Politics

Palin, Grizzly Companion Appear on Reality Show

Alaska Gov. Sarah Palin recently hung out with one of the stars of the "American Chopper" reality TV series -- and their time together aired Thursday night on the popular Learning Channel staple.

Palin met with the show's star Paul Teutul Sr. in her Anchorage office on Wednesday while sitting on a sofa draped with a massive grizzly bear hide that her father killed.

The bike-building duo took a trip to Anchorage to research building a custom motorcycle to honor Alaska's 50th anniversary of statehood.

"You've got that patriotism in you that people just so respect. Thank you for that," Palin told the show's host.

Click to watch the interview on YouTube

Teutul co-stars with his son, Paulie "Junior" Teutul, in the show about their family business, Orange County Choppers, which builds pricey custom motorcycles.

Palin also met with Teutul last fall, when father and son presented a motorcycle to John McCain when the Arizona Republican senator was running for president and Palin was his running mate.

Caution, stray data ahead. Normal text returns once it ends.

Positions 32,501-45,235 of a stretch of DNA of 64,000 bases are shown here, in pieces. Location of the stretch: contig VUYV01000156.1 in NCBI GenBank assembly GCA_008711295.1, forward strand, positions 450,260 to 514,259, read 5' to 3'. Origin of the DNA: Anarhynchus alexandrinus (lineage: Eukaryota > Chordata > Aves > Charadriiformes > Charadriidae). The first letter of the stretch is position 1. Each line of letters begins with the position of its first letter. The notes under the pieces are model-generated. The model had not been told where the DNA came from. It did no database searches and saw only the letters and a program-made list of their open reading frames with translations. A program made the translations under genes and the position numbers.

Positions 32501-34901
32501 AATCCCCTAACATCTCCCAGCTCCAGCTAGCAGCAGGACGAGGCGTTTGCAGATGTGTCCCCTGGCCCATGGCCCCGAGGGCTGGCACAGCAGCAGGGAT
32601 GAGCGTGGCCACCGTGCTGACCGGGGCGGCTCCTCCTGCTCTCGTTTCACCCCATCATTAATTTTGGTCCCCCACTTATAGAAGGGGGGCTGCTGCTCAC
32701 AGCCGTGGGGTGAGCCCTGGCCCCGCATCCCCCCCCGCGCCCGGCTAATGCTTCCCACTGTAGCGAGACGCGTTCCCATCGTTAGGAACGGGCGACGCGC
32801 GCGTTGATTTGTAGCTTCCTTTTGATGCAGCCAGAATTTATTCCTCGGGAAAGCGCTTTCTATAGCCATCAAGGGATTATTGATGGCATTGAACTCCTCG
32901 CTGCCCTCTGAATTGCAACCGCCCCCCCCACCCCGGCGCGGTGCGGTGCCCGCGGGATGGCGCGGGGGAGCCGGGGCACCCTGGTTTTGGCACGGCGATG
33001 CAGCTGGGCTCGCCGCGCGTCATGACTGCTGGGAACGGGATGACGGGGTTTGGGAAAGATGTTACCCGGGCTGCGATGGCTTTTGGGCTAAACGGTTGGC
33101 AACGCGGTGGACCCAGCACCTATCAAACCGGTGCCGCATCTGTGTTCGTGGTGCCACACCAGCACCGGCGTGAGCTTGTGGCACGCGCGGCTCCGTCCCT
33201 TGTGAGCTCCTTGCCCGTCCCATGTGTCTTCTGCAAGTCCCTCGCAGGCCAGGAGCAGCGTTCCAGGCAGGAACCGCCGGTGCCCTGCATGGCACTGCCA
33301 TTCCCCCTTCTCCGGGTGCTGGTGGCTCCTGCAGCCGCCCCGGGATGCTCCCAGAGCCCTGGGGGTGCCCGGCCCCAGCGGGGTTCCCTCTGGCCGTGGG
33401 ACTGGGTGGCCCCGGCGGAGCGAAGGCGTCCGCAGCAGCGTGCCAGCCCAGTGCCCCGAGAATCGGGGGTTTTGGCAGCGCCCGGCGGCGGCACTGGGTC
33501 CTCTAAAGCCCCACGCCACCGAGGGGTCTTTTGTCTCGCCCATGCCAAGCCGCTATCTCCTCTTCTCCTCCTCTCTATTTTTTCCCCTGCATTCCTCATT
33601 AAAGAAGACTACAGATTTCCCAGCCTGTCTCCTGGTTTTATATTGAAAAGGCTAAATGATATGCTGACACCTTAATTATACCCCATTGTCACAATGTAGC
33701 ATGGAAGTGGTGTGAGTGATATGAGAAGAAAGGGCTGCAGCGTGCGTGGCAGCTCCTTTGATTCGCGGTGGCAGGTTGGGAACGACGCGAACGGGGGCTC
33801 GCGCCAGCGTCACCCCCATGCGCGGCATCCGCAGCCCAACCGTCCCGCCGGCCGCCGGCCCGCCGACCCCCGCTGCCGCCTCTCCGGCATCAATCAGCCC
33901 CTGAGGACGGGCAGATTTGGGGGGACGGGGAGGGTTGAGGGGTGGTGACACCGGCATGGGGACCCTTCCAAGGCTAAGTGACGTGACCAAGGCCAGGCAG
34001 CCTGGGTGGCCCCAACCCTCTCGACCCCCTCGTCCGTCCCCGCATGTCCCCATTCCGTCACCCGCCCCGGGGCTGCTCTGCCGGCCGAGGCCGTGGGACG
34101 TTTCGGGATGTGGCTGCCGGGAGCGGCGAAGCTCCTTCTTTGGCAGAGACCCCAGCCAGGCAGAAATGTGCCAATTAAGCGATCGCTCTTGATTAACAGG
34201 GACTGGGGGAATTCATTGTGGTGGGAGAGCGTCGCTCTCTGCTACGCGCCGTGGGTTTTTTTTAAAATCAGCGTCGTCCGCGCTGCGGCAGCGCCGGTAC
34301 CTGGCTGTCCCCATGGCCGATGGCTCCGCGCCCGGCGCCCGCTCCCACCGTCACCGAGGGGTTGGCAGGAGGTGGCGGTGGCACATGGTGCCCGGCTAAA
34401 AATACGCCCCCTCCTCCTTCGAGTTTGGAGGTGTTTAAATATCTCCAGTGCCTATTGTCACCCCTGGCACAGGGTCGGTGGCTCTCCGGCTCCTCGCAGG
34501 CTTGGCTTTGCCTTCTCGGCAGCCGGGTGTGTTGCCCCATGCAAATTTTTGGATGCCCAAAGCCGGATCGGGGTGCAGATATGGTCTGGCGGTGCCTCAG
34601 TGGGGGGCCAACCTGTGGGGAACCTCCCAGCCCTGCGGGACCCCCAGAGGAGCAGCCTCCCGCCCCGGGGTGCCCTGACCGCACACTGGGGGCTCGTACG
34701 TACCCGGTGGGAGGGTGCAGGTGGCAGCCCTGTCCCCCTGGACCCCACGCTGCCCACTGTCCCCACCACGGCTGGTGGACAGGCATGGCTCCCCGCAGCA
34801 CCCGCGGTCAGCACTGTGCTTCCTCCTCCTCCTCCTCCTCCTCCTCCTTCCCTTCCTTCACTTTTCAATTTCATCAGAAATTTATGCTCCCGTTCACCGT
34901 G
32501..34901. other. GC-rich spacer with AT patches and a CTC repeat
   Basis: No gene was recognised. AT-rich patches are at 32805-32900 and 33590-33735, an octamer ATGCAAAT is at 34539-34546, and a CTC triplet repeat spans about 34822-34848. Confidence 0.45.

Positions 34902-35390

On Wednesday, Governor Palin launched a Twitter site and has since picked up more than 11,000 followers. 

Among the followers are Republican Govs. Arnold Schwarzenegger of California and Rick Perry of Texas and Republican U.S. Sen. Lisa Murkowski of Alaska.

Palin's Twitter bio proclaims, "Creating New Energy for Alaskans as governor of the 49th state!" Among messages posted Thursday, Palin said Alaska still had not reported cases of swine flu. She urged residents to be vigilant against the disease by washing their hands and watching for flu-like symptoms.

Palin decided to become a tweeter herself "for the same reason many other politicians are: to get out timely, unfiltered messages," spokeswoman Sharon Leighow said in an e-mail. Palin is providing the content herself, according to Leighow.

Asked if Twitter could be viewed as a tool to reach potential voters, Leighow said "Undoubtedly, someone will view it that way. But this is just another form of communication, and communication is part of the governor's job."

Jerry Anderson, assistant director of the Alaska Public Offices Commission, said he didn't believe such new modes of communication have been addressed as far as their campaign applications go and it would be difficult to say how state laws would deal with them.

Anderson said his office is planning to update existing regulations with funds budgeted for the next fiscal year.

The Associated Press contributed to this report.